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Barktoberfest is a hit for the Humane Society of Washington County

Hannah Swayze • Updated Oct 28, 2017 at 10:01 AM

Founders Park in Johnson City turned into a dog-lover’s dream Saturday night as pets and their owners took over for the first Barktoberfest.

An extension of the Humane Society’s annual Bark-or-Treat, Barktoberfest was the second-largest fundraiser of the year for the Humane Society of Washington County. The night carried a classic Octoberfest theme, but with a twist for furry friends.

Sandra Lewis, a member of the Humane Society of Washington County board, said this year they went all out. The Bark-or-Treat event grew too large for the location on West Walnut Street, so they had to find another site for the event — and then said, “why not add a little more to it?”

So, what had been a simple trick-or-treat event for dogs turned into a large occasion with live music, food trucks and endless activities.

The event had plenty of interactive stations for the dogs, such as an agility course, and trick-or-treating along with plenty of photo opportunities. Dogs of all shapes and sizes, costume or no costume, ran around socializing and making new friends.

For the owners, Tennessee Hills Distillery was on-site mixing up custom cocktails. The event even had its own special beer, concocted by JRH Brewing.

Barktoberfest also featured a costume contest, canine training demonstrations from GymDog LLC, boardwalk games, a puppy bowl and the Monster Dash Glow Walk for both pets and owners.

But the night is not simply for fun.

It is also a big night of fundraising for the Humane Society.  Though the total raised had yet to be counted, Lewis said that as of Saturday morning, they had reached at least $34,000 of their $50,000 goal. And all of the last-minute and on-site registrations are not included in that number.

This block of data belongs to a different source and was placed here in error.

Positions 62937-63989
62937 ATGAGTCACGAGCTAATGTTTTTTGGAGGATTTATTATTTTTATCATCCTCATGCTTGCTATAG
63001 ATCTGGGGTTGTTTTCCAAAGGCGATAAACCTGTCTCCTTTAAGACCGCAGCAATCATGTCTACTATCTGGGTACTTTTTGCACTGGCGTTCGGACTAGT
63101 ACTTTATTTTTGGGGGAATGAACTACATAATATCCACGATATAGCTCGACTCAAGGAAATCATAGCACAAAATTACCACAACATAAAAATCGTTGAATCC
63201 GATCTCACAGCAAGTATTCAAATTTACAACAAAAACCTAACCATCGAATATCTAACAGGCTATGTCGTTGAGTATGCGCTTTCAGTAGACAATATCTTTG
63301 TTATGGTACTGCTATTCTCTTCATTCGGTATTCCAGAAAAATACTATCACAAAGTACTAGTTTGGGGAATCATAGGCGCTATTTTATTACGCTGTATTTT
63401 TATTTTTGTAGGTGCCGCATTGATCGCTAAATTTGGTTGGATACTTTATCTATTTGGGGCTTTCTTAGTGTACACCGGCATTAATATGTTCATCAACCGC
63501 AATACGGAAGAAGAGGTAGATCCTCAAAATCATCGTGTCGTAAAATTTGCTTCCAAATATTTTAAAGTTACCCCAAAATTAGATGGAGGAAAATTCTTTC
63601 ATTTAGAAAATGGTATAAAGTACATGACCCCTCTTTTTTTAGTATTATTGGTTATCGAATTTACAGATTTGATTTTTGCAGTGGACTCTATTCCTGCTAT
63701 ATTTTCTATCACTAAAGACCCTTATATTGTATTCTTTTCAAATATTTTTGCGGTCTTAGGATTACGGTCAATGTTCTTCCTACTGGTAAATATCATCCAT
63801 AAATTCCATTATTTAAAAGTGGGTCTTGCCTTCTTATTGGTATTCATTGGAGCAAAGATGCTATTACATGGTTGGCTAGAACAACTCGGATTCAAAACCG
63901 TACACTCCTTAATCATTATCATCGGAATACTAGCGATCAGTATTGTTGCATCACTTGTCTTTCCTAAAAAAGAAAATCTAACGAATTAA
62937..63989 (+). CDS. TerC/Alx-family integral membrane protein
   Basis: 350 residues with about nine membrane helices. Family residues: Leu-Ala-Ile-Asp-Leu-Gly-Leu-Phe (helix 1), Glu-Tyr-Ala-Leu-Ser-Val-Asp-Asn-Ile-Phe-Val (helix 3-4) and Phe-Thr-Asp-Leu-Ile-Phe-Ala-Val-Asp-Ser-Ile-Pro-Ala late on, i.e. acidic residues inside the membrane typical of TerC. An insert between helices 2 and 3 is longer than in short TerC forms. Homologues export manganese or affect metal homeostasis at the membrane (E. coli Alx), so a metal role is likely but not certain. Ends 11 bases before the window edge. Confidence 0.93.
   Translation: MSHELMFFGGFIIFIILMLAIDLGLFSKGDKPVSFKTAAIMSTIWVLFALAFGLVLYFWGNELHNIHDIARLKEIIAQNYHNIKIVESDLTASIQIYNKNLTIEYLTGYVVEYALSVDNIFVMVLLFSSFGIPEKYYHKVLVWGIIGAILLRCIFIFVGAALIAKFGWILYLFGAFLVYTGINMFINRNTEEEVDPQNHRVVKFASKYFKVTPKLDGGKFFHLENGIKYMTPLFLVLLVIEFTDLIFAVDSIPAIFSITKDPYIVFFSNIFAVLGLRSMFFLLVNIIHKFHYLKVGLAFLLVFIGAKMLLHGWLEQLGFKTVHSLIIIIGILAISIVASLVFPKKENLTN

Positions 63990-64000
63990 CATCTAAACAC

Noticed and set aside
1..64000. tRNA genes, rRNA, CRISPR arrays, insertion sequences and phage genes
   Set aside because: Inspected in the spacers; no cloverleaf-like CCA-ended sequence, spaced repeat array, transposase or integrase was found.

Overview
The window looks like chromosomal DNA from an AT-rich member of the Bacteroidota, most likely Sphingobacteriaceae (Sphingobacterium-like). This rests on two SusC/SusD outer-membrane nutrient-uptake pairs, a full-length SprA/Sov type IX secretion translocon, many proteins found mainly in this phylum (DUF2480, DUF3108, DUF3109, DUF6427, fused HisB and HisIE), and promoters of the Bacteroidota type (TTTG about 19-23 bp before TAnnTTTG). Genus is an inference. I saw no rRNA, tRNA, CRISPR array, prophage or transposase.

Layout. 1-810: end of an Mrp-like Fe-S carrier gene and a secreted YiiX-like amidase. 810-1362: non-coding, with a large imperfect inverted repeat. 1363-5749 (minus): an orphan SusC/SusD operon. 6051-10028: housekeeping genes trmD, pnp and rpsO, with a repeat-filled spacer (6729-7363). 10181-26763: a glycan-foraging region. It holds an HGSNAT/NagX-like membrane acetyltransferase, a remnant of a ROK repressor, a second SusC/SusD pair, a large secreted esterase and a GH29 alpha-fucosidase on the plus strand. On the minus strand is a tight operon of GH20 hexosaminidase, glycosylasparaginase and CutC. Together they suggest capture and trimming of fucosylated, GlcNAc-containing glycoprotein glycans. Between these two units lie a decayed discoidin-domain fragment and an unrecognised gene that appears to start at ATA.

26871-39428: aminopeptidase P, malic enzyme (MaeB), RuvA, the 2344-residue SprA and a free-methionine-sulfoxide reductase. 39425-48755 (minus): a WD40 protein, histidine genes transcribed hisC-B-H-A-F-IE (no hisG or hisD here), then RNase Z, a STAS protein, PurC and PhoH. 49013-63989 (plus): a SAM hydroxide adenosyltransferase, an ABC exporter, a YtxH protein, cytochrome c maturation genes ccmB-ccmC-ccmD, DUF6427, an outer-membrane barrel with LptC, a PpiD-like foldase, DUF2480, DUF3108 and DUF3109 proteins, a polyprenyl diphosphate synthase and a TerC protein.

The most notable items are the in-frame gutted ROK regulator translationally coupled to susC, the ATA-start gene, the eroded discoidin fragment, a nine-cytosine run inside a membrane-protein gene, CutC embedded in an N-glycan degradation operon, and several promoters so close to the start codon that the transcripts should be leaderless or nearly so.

The money donated will go toward the cost of taking care of the animals: to various programs to spay and neuter animals, a veterans program, partnerships to feed the pets of those served by Meals on Wheels, taking care of animals who are in foster homes and for vet visits. 

Each of the programs is a step toward the Humane Society’s goal of a no-kill community. 

“There are just so many homeless and neglected animals and they have no one,” said Lewis, “Somebody has got to step up and take charge and do something to help them, so we are just kind of their voice.”

The next fundraiser for the Humane Society of Washington County is called Prohibition for the Paws on Dec. 9, 2017, hosted by Tennessee Hills Distillery. For more information, The Humane Society of Washington County can be found on Facebook or on their website at http://hswctn.org.

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